Robert Tjian, President of HHMI, says, “Randy is the ideal founding editor in chief; his scientific judgment is impeccable, he is broadly knowledgeable, widely regarded as fair minded, and highly respected internationally. Perhaps equally important is his extensive experience as an editor in chief and his obvious zeal and commitment to making the new journal the most successful in a generation.”

Schekman has served as editor of PNAS since 2006, succeeding the late Nicholas R. Cozzarelli. Like Cozzarelli, he focused on elevating the quality and visibility of the journal by increasing the number of direct submission articles that are subject to rigorous peer review. Under Schekman’s leadership, PNAS earlier this year also launched an online-only option for direct submission articles. Called PNAS Plus, it provides for a longer digital article and a companion summary in the print journal.

“I have a track record of making independent decisions, but I think this journal also has an important founding principle: We will seek the best research papers from all over the world and will not favor scientists supported by the founding organizations,” Schekman says.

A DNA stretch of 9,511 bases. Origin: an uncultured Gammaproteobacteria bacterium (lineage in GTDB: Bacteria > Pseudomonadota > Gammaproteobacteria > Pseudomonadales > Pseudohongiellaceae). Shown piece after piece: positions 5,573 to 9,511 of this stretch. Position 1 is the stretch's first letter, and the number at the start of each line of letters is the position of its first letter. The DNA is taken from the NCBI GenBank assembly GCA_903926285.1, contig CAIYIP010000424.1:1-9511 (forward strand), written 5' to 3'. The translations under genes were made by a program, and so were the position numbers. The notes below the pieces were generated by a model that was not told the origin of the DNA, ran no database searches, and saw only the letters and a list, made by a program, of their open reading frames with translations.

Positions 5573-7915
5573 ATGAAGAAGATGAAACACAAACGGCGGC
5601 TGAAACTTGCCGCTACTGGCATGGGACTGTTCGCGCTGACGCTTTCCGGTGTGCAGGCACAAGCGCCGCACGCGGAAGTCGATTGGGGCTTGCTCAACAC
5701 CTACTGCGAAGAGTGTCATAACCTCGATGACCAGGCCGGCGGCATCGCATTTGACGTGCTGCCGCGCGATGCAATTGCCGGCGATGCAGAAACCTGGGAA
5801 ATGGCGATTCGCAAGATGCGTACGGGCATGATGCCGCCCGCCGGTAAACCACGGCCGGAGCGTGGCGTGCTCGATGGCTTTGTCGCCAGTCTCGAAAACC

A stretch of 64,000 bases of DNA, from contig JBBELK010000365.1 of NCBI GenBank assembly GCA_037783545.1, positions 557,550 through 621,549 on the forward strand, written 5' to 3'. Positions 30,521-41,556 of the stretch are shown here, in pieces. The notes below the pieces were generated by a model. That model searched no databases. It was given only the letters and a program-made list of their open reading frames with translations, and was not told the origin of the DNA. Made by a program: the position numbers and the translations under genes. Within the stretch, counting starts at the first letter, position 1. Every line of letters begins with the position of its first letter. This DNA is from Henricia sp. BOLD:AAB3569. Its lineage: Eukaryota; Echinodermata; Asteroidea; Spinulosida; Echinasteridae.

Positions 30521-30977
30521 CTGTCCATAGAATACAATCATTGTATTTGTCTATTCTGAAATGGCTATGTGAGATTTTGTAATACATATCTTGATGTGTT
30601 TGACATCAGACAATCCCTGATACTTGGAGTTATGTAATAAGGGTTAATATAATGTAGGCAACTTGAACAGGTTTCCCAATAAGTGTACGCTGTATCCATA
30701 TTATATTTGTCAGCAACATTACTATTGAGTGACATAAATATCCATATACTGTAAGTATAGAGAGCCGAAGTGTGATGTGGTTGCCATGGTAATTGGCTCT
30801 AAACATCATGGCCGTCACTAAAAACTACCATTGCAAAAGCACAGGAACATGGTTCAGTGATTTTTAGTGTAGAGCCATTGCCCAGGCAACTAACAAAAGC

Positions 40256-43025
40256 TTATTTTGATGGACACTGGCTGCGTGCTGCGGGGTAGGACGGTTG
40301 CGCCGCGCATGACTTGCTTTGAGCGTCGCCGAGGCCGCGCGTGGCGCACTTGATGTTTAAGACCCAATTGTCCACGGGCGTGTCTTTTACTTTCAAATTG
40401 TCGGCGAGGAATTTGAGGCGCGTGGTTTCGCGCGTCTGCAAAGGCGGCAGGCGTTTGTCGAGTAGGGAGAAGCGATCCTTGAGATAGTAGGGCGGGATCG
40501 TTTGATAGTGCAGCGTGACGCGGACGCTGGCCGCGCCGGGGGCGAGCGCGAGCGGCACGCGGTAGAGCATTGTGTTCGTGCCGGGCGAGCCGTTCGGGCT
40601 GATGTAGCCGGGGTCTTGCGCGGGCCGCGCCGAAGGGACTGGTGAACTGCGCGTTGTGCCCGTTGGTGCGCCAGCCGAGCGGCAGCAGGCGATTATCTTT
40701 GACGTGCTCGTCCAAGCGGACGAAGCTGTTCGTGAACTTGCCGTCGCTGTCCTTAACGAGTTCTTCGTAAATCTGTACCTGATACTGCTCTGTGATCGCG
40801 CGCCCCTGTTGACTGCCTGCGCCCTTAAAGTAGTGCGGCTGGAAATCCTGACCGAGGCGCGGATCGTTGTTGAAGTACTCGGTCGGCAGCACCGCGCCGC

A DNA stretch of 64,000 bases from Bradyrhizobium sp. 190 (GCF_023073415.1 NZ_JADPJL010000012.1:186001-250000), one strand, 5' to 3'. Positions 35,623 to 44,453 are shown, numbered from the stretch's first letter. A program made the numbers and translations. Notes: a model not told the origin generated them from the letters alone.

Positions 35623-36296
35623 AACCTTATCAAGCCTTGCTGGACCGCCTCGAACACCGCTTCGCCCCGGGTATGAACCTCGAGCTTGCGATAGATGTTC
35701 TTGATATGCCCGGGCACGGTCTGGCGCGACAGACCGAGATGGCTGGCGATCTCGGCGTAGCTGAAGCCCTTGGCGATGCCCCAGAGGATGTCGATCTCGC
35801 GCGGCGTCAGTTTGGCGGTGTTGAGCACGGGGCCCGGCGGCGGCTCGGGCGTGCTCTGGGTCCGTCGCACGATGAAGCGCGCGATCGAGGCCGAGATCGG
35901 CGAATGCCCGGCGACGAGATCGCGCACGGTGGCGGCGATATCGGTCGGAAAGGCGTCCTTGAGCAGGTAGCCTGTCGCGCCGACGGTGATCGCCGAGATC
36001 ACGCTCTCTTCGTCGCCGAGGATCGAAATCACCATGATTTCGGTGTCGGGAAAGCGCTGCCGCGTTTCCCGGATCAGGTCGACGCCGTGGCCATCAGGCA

Schekman reports that editors will be appropriately compensated, noting for example that senior editors will be expected to devote 20 percent of their time to the journal and would be paid accordingly. He has already begun speaking with potential scientific editors.

For the first three to four years, to help establish the journal, no fees will be charged to authors. Once the journal is established, it is anticipated that authors will be charged an article processing fee to cover some of the ongoing costs of publication.

“My priority will be to launch the new journal promptly and with great visibility,” says Schekman. “Open access is the future and we will build on the pioneering efforts of the Public Library of Science so that scientists will have access to this literature and the data anywhere they are.”


June 27, 2011 Leading Research Organizations Announce Top-Tier, Open Access Journal for Biomedical and Life Sciences